Showing posts from May, 2008

Yankee for Life

I had the absolute honor today of inteviewing Bobby Murcer at the Manhattan signing of his memoir Yankee for Life . Next month marks the 25th anniversary of his move from the Yankee bench to the broadcast booth -- where, according to his book, he's shared the microphone with 31 partners! Below: From 1973, when the original Yankee Stadium was preparing to close and Elton John, Three Dog Night, The O'Jays and Loggins & Messina rocked the radio, Bobby was one of the cover boys on the Yankees scorecard-program.

Battle of the Mascots

Last year, the Mets and Phillies finally developed the on-field rivalry expected from teams in the same division situated just 90 miles apart -- especially as the Phillies overtook Mets for the NL East title. Now, not only are the ballclubs true adversaries, but their mascots have become rivals. Mister Met's game time presence is steadily increasing at Shea Stadium -- accompanied by p-a system announcements touting him as baseball's best mascot. Turning that to reality could be harder than leaping over the Phillies into 1st place. Part of a mascot's job now includes shooting free tee-shirts into the stands. A staple at Phillies home games since the late-'70s, the Phanatic's massive presence greets fans entering through the outfield side of Citizens Bank Park. While Mister Met leads the 7th inning stretch celebration from the video screen. Mister Met and the Phanatic are not alone... heck, he wasn't even first. That honor goes to the San Diego Chicken. As he wasn

Shea Stadium - The Final Season

Shea Stadium's 45th and final season as the home of the Mets is being played in the shadow of its successor Citi Field. There are several ways to see the future rising up against the present; the view above is from the Shea Stadium/Willets Point subway station platform, while below are the shots seen on telecasts with Citi Field rising from just beyond the outfield. The Mets are counting down the remaining games at Shea. The mascot Mister Met participates along with an invited guest. The sweeping panorama of Shea Stadium's circular stands and multi-colored seats. 1st inning action from Thursday May 15th, with the Mets hosting the Washington Nationals. Zooming in on Mets shortstop and leadoff batter Jose Reyes. (Below:) Bottom of the 9th tension... Mets down 1-0, Carlos Beltran on 3rd base, one out, Carlos Delgado batting. (Seconds later, he'd line into a game-ending double play.)

Special Guest Star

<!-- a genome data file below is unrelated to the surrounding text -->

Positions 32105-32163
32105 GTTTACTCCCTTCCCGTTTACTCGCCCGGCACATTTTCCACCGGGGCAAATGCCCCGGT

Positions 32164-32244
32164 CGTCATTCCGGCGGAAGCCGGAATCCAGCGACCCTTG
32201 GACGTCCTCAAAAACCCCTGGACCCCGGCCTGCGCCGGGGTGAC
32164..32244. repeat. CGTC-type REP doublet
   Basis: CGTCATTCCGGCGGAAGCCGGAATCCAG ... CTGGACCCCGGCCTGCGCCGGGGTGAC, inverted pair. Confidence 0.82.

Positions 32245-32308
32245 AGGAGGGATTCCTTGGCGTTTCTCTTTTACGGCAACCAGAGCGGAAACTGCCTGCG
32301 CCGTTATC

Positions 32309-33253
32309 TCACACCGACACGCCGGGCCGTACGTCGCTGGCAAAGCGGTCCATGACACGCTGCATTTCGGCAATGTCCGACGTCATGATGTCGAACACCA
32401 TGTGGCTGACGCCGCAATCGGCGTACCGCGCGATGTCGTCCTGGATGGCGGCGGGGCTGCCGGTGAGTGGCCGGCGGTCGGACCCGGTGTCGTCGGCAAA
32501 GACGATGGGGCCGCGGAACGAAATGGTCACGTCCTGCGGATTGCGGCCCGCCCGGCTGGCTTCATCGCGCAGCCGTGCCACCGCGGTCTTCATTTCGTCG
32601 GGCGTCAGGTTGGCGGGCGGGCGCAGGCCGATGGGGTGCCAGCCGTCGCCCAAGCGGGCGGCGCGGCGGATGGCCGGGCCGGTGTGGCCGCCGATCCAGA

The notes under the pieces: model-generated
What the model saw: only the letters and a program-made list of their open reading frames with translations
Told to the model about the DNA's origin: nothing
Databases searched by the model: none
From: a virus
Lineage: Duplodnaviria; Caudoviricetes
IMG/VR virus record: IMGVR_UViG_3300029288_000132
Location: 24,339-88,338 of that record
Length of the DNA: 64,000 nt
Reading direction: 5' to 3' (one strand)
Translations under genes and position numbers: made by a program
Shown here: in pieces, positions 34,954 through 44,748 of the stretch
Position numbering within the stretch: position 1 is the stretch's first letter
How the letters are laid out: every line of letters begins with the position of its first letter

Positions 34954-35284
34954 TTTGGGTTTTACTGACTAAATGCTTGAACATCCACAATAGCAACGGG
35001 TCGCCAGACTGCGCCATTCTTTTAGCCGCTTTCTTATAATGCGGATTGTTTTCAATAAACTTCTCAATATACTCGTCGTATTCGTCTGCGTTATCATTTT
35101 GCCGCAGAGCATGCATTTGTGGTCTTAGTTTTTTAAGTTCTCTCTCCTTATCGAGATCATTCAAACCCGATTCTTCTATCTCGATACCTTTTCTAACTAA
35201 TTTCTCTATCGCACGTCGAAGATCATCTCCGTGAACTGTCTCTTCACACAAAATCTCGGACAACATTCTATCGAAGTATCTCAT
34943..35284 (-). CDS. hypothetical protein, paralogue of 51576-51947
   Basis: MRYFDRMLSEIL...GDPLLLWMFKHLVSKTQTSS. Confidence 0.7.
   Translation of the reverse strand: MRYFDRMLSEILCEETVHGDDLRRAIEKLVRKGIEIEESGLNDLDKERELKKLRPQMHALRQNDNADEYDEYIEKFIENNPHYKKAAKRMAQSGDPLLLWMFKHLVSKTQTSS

One of the perks of my other career as an entertainment journalist is getting to interview celebrities of note. Let me assure you, this person is an ideal fit. Not only has he gone where no man has gone before (and not to scout for the next Dice-K or Ichiro), but growing up in Montreal, William Shatner saw many Montreal Royals games at Delorimier Stadium -- including during the 1946 season when Jackie Robinson was starring for the Dodgers then-top farm club. Fortunately, his Uncle Louie (for reasons you'll have to hear from him, that was the real "character" in his family) had season tickets for the Royals home games, making young Billy an eyewitness to history.

Camden Yards - Baltimore

The ballpark credited with launching baseball's current architectural trend is Camden Yards in Baltimore. It was built, as were many of the game's early 20th century classics, to fit into a square block or finite parcel of land, as opposed to a wide-open suburban space surrounded by an ocean of parking. Most importantly, it was designed and built with only purpose -- as a showcase for baseball. During the mid- and late-'90s when the Orioles still featured ironman Cal Ripken as the centerpiece of a strong lineup, Camden Yards frequently sold out. Out of town visitors instantly became aware of the difference between a ballpark and a multi-purpose stadium. Overnight, the 1960s-'70s generation of Shea, Busch, Riverfront, Three Rivers and Veterans Stadiums and the Oakland Coliseum became dinosaurs. Teams began floating ideas for new parks using the "retro" concept of Baltimore's neo-classic. With seats hugging the field and angled toward the action., the intima

Yankee Stadium -- Present and Future

The final season of the current Yankee Stadium began under far-from-ideal conditions. Chilly drizzle cast a gray pall over the Bronx on March 31st. While I was in LA soaking in the sun, my pal Joe McCoy took in this historic New York occasion -- and captured the moment for us. A tarp covers the infield, backed by emptied grandstands -- no game today! Joe also gave us several glimpses of the new Yankee Stadium, set to open its (very pricey) doors next year. The exterior will try and re-create the classic look of the big ballpark in the Bronx, prior to its mid-1970s renovation. While it will offer design touches of the original park that were lost in the renovation-- such as the decorative frieze elegantly framing the upper deck -- will the ghosts of the Babe, the Mick, Scooter, Thurman, The Iron Horse and Yankee Clipper move across the block to their new address? The other challenge -- will the fans who cheered their heroes feel as welcome? Or be as able to afford more than just an occ